By using our website, you agree to the use of our cookies.
Moment of Goodness

BITE-Worthy Moment: Rose’s Demise, The Vampire Diaries “The Descent” 

NOTE: Bite-Worthy Moment is a new feature that will spotlight stand-out scenes exclusively on vampire shows.

Photo Credit: Bob Mahoney/The CW

I am really happy the CW took another chance on Lauren Cohan. Before The Vampire Diaries, she was Bela Talbot on Supernatural. Unfortunately, her character was short-lived. The writers just didn’t know how to incorporate her seamlessly into this demon-hunting universe they had set up. I was ecstatic when I found out she was going to be joining TVD for a multi-episode run as Rose, a vampire who had been on the run from the evil Klaus for hundreds of years.

At first, it took a bit of an adjustment to get used to her Alice Cullen-esque hairstyle, but I ended up liking her dynamic with Damon and Elena, especially Damon. I never thought they were going to be a serious couple; it was just cool the way they were realistic with each other and were just there for each other. They both needed that. Rose had lost Trevor. Damon was in love with Elena but couldn’t do anything about it.

I’m surprised I was affected by her death as much as I was. I felt myself wishing the lore about the werewolf bite being fatal to a vampire had been false. But, ultimately, I think we needed an example of what one those bites would do. Now, the danger has been upped tenfold. Now, we know vampires really need to take these wolves seriously. Stefan, Damon and Caroline are all one bite away from oblivion. So, seeing Rose go through all that pain and dementia, was a necessity.

That didn’t lessen the impact of her death. Rose suffered bouts of incredible pain, but as she laid in Damon’s arms, she was fading. She wasn’t fading fast enough, however. I loved that Damon gave her the dream-like chance to feel human once more. She was back home in the fields she loved and missed terribly. Her hair was long and flowing in the wind; and there was Damon, whose presence was a tad jarring because he was clad in all black. But his presence was also welcome. Rose was again in his arms, feeling the heat from the sun and there they were, just existing as if they didn’t have a care in the world. But when the action cut back to Damon’s bedroom, he did what he had to do. He staked her and put her out of her misery.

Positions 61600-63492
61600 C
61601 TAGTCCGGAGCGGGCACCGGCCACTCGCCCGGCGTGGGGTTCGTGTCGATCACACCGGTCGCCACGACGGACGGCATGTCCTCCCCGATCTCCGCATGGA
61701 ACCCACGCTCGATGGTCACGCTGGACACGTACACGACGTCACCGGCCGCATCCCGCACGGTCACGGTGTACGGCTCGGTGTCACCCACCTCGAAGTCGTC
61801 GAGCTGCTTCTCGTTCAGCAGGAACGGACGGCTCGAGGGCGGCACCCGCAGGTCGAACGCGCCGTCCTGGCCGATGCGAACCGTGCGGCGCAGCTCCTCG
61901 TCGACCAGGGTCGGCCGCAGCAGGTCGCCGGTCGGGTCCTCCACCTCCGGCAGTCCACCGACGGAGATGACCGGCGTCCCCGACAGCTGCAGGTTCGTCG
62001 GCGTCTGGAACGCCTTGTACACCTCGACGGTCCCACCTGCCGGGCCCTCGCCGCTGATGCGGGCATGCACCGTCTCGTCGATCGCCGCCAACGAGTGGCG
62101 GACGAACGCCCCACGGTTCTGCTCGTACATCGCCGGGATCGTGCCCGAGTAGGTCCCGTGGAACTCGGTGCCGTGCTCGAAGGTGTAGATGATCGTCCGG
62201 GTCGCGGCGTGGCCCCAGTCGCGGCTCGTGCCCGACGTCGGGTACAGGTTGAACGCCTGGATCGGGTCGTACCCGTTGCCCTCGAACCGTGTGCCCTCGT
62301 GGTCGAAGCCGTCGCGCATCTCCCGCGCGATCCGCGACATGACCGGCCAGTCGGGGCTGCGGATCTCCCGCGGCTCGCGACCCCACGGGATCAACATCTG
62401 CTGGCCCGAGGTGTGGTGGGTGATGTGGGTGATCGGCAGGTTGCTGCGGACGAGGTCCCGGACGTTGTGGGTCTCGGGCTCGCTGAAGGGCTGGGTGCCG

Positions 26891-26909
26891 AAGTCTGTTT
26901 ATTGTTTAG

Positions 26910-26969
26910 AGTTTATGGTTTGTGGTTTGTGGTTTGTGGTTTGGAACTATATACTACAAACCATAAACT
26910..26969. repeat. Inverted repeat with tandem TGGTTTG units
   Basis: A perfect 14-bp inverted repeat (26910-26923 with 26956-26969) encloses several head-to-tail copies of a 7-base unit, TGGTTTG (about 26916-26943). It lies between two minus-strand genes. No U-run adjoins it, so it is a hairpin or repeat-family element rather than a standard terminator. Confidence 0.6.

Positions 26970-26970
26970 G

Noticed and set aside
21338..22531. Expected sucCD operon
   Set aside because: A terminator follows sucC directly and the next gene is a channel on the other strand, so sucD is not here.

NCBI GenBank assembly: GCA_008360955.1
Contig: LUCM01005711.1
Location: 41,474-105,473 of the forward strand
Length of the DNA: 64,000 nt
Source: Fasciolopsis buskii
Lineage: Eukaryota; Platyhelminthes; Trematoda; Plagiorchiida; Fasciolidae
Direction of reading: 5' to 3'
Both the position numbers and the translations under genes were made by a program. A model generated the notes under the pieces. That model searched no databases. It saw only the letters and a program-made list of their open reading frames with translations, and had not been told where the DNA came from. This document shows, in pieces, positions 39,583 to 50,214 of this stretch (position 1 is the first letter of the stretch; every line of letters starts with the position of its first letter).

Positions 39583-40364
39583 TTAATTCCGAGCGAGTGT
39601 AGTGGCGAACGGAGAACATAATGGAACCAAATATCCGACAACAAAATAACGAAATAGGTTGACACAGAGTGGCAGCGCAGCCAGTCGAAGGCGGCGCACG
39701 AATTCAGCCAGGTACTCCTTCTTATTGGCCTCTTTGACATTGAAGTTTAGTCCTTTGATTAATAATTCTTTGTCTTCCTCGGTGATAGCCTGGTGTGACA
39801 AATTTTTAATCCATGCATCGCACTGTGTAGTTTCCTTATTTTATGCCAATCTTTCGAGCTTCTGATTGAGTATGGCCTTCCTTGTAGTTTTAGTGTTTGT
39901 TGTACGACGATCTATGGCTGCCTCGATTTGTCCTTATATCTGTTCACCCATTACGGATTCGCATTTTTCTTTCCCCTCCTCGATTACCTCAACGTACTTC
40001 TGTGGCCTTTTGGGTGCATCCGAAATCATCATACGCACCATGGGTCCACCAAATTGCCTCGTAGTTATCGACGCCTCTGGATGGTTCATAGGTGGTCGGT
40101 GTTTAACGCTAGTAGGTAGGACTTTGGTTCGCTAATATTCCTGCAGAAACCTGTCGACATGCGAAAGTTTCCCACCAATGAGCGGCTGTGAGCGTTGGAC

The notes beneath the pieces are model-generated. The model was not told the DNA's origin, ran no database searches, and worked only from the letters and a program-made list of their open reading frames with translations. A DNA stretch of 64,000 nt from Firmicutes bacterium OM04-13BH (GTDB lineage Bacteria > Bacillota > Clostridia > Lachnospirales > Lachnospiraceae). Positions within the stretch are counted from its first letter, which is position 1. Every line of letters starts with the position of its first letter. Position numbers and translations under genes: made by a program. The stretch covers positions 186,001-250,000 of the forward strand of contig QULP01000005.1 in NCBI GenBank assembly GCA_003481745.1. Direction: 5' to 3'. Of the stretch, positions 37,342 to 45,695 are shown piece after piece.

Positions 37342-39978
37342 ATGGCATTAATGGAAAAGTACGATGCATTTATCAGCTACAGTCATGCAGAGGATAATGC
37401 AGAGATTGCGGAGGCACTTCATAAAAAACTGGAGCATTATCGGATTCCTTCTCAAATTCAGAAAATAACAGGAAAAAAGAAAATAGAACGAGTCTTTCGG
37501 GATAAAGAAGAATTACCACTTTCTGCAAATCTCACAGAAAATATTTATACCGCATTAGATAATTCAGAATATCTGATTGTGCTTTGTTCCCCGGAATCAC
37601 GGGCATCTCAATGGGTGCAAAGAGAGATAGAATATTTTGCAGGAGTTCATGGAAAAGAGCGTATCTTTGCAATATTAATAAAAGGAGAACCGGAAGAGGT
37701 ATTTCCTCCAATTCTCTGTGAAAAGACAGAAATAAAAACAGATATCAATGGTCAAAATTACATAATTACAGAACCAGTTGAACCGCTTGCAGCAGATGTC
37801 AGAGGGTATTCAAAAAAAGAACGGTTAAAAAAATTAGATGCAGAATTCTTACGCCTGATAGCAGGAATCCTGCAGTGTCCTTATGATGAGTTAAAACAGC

Photo Credit: Bob Mahoney/The CW

Before she died, Rose talked about remembering what it was like to be human. And how that feeling haunted her. She had been alive for 560 years; it was amazing she still remembered. Her death enabled Damon to give a face to the latest murders; it also enabled him to make a confession to a poor, defenseless woman he compelled to listen to him. He spends much of his time denying any minute amount of humanity that still may exist within him; but as it turns out, he misses being human “more than anything in this world.” Rose’s death was bite-worthy because it was emotional, story-driven goodness. The payoff at the end of the episode with Damon’s surprising revelation was significant. Lauren Cohan and Ian Somerhalder need to be commended for their performances.

I’m extremely saddened to lose Rose even though I never thought I would be. As for Lauren Cohan, it’s OK, because she’s going to be appearing on some Chuck episodes in the near future. Go Lauren!

Related posts

Leave a Reply

Required fields are marked *

This site uses Akismet to reduce spam. Learn how your comment data is processed.